Sabina wound up her arm, and threw the knife. As earlier, there was a satisfying THUNK, a certainty that the target had been hit. Adelita had held up her arms to find off the slashing blade, but felt no pain. She turned her wide, feline eyes up toward her assailant, and saw him frozen in place. The jade knife fell to the earth.

Sabina's dagger had stuck right in the back of the kidnapper's neck, buried almost to the hilt. He choked, blood spurting out of his mouth, as he turned toward the cenote. The rage still burned in his eyes, eyes that turned up to the sky in supplication. But the moon had moved on; only torchlight lit up the great clearing around the cenote, where the remaining Lords of Xilalba lay down their arms and surrendered to Zane. The time had passed.

Sabina pulled Vera up with her, and back towards the forest with Adelita. Together they watched as the architect of all their suffering, the man behind the vicious Lords of Xibalba, tried in vain to call out to the gods, and then plunged headlong into the ancient well.

Zane approached, leading the last two Lords at gunpoint, having kicked their firearms into the cenote. Sabina smiled at him, suddenly weary.

"Did you see that throw?" she said, puffing her chest out. "Pretty good, huh?"

Zane shook his head, looking exhausted himself. "A good throw when it mattered. That was a great throw."

Wonderful Sights

Adelita called the police on a satellite phone they found among the Lords's effects; within minutes, it seemed, they swarmed the site. She was relieved to find out that the officer who had been shot during her abduction was expected to fully recover, and even more relieved when she saw the Rousseau sisters back together again and free. A real, earnest smile graced the feline features of the beautiful detective, when she saw the girls break down in tears at their parents' arrival. Sabina nearly teared up, too.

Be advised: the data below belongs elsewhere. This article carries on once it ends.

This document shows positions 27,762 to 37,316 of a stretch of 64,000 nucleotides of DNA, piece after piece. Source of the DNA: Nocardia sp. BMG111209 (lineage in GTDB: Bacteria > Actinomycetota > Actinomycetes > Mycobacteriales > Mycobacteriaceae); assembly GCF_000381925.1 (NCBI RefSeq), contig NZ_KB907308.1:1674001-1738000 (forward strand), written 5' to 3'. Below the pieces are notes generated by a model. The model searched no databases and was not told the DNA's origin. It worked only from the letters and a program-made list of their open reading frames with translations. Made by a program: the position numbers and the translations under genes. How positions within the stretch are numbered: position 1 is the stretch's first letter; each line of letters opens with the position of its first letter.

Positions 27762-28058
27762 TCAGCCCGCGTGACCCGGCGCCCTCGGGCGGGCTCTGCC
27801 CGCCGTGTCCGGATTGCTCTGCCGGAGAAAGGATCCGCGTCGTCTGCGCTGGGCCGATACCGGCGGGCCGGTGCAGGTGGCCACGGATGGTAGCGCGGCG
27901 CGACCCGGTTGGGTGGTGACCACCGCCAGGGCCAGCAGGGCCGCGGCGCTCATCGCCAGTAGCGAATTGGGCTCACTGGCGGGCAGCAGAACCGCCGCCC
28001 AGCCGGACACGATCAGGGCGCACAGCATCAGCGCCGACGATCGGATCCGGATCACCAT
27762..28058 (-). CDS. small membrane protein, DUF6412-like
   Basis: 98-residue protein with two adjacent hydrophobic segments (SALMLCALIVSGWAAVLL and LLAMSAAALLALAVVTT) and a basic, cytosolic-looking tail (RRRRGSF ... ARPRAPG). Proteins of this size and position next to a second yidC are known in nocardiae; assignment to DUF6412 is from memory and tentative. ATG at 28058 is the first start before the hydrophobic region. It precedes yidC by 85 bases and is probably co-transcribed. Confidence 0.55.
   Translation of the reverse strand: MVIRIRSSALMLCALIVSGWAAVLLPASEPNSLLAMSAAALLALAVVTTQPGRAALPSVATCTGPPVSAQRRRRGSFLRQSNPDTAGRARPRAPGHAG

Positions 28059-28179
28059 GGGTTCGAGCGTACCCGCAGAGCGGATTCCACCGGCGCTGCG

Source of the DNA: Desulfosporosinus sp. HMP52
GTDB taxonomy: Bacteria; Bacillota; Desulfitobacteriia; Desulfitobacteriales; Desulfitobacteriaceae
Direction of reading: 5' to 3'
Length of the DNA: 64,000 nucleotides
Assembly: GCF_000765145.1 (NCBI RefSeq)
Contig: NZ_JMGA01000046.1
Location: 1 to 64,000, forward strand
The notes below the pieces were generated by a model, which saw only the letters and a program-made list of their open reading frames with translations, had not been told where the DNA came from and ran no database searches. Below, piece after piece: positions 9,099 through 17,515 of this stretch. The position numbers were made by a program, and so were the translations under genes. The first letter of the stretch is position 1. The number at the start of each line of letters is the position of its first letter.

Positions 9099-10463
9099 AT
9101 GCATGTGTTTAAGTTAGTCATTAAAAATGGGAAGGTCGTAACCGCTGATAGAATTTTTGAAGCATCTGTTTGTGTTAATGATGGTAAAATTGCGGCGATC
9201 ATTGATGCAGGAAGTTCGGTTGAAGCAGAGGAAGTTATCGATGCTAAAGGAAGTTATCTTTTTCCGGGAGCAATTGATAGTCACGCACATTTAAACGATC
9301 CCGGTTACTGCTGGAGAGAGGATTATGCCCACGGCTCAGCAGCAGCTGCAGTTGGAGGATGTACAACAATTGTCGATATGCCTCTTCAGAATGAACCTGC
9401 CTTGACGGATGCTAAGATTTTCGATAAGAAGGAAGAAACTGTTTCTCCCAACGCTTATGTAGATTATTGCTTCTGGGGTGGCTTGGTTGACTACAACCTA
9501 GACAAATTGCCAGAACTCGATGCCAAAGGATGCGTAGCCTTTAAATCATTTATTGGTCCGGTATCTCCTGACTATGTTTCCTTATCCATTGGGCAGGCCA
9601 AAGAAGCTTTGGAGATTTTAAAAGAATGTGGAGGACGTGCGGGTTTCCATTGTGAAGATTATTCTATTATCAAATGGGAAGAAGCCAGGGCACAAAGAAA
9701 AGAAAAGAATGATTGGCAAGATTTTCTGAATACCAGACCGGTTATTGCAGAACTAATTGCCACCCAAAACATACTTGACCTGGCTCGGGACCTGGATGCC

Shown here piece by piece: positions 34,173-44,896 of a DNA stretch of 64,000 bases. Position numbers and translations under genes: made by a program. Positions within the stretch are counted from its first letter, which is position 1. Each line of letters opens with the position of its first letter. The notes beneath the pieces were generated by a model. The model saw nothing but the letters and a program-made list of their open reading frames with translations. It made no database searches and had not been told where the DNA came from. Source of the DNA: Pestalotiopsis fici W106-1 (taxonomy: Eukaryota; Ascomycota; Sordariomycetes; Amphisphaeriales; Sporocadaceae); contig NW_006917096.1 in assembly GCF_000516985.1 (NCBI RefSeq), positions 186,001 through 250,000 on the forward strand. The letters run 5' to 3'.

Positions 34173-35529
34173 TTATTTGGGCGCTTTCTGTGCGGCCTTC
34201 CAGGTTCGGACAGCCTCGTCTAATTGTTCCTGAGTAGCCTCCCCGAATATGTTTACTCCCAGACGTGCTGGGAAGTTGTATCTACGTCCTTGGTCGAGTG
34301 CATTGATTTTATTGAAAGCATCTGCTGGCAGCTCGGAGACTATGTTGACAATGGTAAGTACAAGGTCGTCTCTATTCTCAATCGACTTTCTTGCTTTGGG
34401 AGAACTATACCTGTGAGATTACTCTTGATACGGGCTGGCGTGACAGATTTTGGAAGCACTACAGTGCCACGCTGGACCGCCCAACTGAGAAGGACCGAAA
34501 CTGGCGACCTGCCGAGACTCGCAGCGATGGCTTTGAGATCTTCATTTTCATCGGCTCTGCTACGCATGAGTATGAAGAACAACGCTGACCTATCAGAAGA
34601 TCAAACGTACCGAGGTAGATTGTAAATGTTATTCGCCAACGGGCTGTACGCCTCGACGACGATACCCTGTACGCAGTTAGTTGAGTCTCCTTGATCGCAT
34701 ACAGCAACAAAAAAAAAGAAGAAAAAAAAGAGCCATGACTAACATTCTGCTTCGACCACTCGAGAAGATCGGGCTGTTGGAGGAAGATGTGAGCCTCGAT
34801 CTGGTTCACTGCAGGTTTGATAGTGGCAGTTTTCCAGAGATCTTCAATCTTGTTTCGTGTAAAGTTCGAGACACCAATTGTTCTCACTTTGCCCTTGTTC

"It's a wonderful sight, yes?"

Sabina turned to see Dr. Izado, cradling his arm in a sling, but still wearing that mischievous smirk. She laughed, tossing her hair in the night wind.

"Best I've seen since I arrived," she said. "It's been quite a couple of first days."

"Indeed," he replied. "I worry your introduction to our land was far too harsh for an accurate impression, however. Especially tonight."

Sabina shook her head. "These guys were criminals. I haven't met many of the modern Itza, but it's pretty obvious their sympathies aren't with the Lords. If they were, we couldn't even be here. I'm sure everyone on Isla Volutas is glad that we stopped this madness."

Izado's countenance darkened. "It looks like maybe not all the madness got stopped."

Sabina followed his gaze. At the edge of the cenote, the police were pulling up the various soaking bodies that had fallen in during the fight. Vera Perez, now free and surrounded by others from her family, watched as the form of Luis, his dark mop of hair plastered to his face, rose up over the lip of the pit. He was not moving.

A paramedic began performing CPR immediately. The family - and, to her surprise, Sabina, who had been captured by the young man - waited with frozen breath.